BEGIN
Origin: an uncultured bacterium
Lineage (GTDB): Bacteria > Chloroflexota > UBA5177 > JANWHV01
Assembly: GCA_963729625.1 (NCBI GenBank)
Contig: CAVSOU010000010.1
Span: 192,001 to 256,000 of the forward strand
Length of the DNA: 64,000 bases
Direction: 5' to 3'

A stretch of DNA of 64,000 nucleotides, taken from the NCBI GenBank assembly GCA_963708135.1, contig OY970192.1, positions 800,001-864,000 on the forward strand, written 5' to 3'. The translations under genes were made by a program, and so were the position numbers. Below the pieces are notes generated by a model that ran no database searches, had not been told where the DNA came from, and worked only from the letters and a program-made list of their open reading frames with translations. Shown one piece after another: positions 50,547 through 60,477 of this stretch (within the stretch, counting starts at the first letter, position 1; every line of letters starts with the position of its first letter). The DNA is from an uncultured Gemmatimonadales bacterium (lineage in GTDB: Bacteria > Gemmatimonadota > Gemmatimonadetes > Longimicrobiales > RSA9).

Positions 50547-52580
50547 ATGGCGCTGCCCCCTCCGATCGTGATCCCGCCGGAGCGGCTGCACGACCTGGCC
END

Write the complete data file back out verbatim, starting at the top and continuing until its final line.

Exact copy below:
Origin: an uncultured bacterium
Lineage (GTDB): Bacteria > Chloroflexota > UBA5177 > JANWHV01
Assembly: GCA_963729625.1 (NCBI GenBank)
Contig: CAVSOU010000010.1
Span: 192,001 to 256,000 of the forward strand
Length of the DNA: 64,000 bases
Direction: 5' to 3'

A stretch of DNA of 64,000 nucleotides, taken from the NCBI GenBank assembly GCA_963708135.1, contig OY970192.1, positions 800,001-864,000 on the forward strand, written 5' to 3'. The translations under genes were made by a program, and so were the position numbers. Below the pieces are notes generated by a model that ran no database searches, had not been told where the DNA came from, and worked only from the letters and a program-made list of their open reading frames with translations. Shown one piece after another: positions 50,547 through 60,477 of this stretch (within the stretch, counting starts at the first letter, position 1; every line of letters starts with the position of its first letter). The DNA is from an uncultured Gemmatimonadales bacterium (lineage in GTDB: Bacteria > Gemmatimonadota > Gemmatimonadetes > Longimicrobiales > RSA9).

Positions 50547-52580
50547 ATGGCGCTGCCCCCTCCGATCGTGATCCCGCCGGAGCGGCTGCACGACCTGGCC